In the end, all of those who were to leave the rest behind were supposed to stand in the front of the room, in front of everyone who has known us since the start, and answer one simple question: How do you want to be remembered when you die?
Over the years, you hear different answers, but they all feel the same.
I want to be remembered as kind. I want to be remembered as smart. I want to do something great and leave a legacy of that greatness behind. I want to be remembered as a good parent. I want to be remembered as strong. I want to be remembered as successful. I want to be remembered.
Each person had their own nuance, they all had some story to tell about who they hoped to be until their last breath. All different, feeling the same.
For years I thought about what I would say when I got up there. How did I want to be remembered? What did I want to do until that final moment that would make me worth remembering? How great, how successful, how fulfilled did I want to be?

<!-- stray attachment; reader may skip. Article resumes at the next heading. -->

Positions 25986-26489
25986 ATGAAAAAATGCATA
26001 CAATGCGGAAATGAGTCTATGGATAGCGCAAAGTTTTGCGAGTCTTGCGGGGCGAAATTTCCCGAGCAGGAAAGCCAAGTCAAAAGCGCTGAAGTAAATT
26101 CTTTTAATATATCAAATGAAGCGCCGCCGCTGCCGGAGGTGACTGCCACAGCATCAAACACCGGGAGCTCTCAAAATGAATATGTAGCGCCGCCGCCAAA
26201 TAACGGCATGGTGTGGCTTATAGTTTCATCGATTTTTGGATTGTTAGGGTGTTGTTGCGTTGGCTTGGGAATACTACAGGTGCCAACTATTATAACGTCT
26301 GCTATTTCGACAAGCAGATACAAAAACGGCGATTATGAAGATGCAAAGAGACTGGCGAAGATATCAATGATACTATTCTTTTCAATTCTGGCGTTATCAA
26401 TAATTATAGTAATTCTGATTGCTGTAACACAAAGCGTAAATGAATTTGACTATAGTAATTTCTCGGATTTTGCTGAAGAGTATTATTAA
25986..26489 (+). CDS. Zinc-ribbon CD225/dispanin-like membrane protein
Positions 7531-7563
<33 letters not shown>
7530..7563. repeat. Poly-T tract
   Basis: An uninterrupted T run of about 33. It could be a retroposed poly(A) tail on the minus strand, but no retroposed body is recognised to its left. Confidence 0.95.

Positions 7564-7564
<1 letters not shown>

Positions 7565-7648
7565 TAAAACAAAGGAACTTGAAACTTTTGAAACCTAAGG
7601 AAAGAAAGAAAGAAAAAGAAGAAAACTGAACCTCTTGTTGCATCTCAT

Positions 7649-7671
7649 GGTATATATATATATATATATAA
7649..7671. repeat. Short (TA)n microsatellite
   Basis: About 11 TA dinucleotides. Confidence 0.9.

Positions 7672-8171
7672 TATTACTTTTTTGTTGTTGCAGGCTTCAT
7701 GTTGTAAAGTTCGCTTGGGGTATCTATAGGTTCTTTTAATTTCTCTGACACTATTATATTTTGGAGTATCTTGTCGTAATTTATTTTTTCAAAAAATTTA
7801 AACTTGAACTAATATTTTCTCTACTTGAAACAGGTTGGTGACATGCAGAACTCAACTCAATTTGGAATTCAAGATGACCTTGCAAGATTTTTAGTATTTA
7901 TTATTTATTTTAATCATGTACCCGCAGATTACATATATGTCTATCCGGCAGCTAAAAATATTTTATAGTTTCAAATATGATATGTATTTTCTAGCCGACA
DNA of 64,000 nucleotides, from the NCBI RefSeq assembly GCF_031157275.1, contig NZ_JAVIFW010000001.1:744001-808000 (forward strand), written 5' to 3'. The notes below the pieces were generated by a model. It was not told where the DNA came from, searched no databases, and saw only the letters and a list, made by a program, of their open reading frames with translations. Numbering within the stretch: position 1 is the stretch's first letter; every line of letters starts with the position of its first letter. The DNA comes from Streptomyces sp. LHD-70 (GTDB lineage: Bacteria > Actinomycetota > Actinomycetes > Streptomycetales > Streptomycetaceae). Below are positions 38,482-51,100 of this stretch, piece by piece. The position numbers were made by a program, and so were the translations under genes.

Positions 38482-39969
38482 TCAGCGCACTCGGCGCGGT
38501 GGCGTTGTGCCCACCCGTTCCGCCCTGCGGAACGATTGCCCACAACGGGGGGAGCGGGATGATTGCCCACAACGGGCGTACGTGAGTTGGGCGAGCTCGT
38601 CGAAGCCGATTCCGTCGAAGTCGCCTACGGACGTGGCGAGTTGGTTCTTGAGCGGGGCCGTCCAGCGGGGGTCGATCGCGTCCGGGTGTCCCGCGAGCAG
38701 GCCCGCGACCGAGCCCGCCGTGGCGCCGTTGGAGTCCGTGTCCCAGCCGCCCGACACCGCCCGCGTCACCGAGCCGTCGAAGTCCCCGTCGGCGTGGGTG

I don’t remember the moment I decided that I would say what I said, but I think I remember it being last minute. I think I remember wanting to be different, but I wanted to be honest. So I walked up in front of all these people who thought they knew me and spoke:
“I don’t care if I’m remembered when I die. The world is an ocean and I can only be a drop. I hope my ripples reach people and touch people and make them feel good. As long as I affected people in a positive way, I think that’s enough. They don’t have to remember the good and attach my name to it. I just hope the good is there, spreading.”
Or something along those lines. I remember being told that I hadn’t done the exercise correctly. That I had missed the point. But when I remember that moment, having thought for years about how I would answer the question, I think I got it right.
In the end, it’s all stardust. When you die, people will keep on living. No matter how big your name becomes, no matter how remembered you are for however long, you’ll always be forgotten. Eventually, the universe won’t remember your name, your face, or your blueprint. But in the meantime, you could spend your life rippling love and goodness through the vast ocean of humanity. Ripple after ripple would cause wave after wave and every drop touched by those ripples and waves would only keep the whole thing going.
Nothing lasts, everything ends, but in the meantime we could float in the ripples and the waves and make it feel like a nicer place for the next one and the next one until there is no one left.
When you die, what do you care for the thoughts of the living? But as you live, I suppose you should care about the feeling of the water on your skin.